In the Virginian Limestone and Spencer Quarries cases there was a general uniformity in the rock *fn1" taken from each quarry, but the Commissioner sought to apply varying depletion rates in accordance with the various customers to whom the rock was sold.

 After these three defeats in the Tax Court, paragraph (b) of the Regulation, 39.23(m)-5, was amended November 29,1960,T.D. 6510, 1960-2 Cum.Bull. 458, to read:

 '(b) For the purpose of identifying the minerals listed in paragraph (a) such minerals shall be given their commonly understood commercial meanings. If a mineral of a taxpayer is within both a specific and a general mineral classification listed in paragraph (a), such mineral shall be considered to fall within the more specific classification. If the name of a mineral listed in paragraph (a) has no commonly understood commercial meaning but the name implies a particular use or uses, such mineral is to be defined in terms of such use or uses. Certain of the minerals listed in paragraph (a) are defined below in accordance with the foregoing criteria set forth in this paragraph:

 'Calcium carbonates -- Miscellaneous limestones and other calcium carbonate rocks (not specifically provided for at a 5 percent or 15 percent rate of percentage allowance) which are used or sold for use for purposes for which the calcium carbonate content is a major requirement. For example, the term 'calcium carbonates' includes limestone which is not of chemical or metallurgical grade and which is used or sold for use for cement manufacture or soil treatment. However, the term 'calcium carbonates' does not include any carbonate mineral which is identifiable as dolomite, marble, stone, oyster shells, or clam shells with the commonly understood commercial meaning of those terms.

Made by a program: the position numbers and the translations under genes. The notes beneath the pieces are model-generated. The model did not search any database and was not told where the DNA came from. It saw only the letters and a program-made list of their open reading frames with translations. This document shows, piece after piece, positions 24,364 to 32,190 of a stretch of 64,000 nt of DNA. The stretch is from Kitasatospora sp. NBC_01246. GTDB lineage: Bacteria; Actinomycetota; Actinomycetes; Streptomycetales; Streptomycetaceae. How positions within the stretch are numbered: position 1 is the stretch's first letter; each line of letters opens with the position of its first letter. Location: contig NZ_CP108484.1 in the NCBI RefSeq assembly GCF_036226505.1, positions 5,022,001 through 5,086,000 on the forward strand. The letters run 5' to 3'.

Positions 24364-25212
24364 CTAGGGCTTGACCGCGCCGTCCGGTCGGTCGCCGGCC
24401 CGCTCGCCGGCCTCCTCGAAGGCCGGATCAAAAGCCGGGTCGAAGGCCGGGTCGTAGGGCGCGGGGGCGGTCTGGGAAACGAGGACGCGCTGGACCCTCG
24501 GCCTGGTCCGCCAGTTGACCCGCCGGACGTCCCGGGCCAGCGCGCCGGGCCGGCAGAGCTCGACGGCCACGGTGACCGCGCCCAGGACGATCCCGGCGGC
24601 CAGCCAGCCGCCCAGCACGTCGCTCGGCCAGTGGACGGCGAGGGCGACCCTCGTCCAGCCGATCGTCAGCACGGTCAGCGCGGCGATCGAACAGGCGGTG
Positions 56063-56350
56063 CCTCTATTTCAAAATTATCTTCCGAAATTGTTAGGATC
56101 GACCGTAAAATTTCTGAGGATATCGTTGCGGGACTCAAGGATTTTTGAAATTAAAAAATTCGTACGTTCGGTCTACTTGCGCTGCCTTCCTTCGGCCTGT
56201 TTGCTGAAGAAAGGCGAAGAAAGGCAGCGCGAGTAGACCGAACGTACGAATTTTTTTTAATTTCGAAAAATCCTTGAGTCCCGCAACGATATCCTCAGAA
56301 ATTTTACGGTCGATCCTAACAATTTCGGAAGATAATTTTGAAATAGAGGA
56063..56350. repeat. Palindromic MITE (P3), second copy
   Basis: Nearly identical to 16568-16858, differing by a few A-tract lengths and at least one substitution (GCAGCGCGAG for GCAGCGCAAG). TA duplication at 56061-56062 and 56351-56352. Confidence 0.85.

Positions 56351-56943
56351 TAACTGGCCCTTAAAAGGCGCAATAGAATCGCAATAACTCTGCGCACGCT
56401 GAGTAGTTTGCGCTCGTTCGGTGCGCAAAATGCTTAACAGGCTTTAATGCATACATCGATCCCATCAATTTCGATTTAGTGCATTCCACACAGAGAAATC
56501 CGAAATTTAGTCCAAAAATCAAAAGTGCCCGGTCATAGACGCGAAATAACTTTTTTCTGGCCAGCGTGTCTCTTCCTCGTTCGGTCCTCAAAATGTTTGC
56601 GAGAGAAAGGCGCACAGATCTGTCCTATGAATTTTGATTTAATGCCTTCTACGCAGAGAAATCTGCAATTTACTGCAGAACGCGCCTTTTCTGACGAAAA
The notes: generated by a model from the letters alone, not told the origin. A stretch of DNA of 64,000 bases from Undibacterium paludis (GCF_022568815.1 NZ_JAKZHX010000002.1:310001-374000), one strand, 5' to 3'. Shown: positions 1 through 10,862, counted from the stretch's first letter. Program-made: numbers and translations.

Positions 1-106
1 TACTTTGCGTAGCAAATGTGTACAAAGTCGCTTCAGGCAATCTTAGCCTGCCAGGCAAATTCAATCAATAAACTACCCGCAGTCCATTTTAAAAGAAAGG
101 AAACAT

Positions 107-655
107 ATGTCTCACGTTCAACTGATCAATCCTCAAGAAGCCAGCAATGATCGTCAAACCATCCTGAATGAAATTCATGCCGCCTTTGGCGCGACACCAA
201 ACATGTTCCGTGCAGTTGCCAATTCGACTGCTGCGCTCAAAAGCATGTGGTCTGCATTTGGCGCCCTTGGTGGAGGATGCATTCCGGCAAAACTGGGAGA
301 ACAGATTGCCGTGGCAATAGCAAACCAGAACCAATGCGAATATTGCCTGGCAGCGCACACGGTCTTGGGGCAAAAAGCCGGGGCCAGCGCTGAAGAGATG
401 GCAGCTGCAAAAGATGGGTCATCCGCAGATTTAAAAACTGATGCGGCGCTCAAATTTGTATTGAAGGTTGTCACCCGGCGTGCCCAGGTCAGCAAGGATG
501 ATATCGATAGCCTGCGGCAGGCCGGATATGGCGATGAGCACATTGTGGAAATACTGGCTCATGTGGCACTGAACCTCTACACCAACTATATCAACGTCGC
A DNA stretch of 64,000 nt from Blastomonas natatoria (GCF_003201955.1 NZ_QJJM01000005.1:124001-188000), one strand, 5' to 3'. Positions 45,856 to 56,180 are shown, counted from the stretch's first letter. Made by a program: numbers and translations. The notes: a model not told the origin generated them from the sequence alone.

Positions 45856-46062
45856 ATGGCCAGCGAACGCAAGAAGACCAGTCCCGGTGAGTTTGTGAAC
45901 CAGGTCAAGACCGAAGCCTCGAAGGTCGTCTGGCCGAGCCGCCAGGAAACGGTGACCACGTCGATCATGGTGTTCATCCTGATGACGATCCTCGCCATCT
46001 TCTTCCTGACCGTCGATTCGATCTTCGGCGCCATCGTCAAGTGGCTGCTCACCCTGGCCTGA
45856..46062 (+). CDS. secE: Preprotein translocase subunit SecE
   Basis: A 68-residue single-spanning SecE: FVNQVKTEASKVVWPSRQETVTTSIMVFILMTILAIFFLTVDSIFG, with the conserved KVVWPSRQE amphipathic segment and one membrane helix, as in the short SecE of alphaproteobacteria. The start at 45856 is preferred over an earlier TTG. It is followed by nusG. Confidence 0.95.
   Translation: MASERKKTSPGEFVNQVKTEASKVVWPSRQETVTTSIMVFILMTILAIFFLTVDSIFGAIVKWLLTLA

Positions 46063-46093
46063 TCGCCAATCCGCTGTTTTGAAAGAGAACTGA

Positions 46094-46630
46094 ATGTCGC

'Limestone, chemical, and metallurgical grade -- Limestone which contains a calcium carbonate and magnesium carbonate content totaling 95 percent or higher by weight. For this purpose, the term 'limestone' does not include any carbonate mineral which is identifiable as a mineral falling within a more specific classification such as dolomite, marble, oyster shells, or clam shells.'

 It is extremely difficult to determine exactly what Congress meant by the term 'chemical grade limestone.' In the legislative hearings there is testimony *fn2" to the effect that limestone for metallurgical or chemical purposes is of infrequent occurrence and constitutes 'an insignificant proportion of all limestone products.'

 There is also the statement of the Senate Finance Committee that 'the names of all the various enumerated minerals are of course intended to have their commonly understood commercial meaning.' *fn3"

 The Tax Court has had its own troubles with the term chemical grade limestone, saying in one case. *fn4"

 'The record shows that limestone which is at least 95 per cent pure, (i.e. having 95% Carbonates) free from toxic impurities, and containing not more than 1 per cent moisture is known in industry and commerce as chemical grade limestone,'

 and in another: *fn5"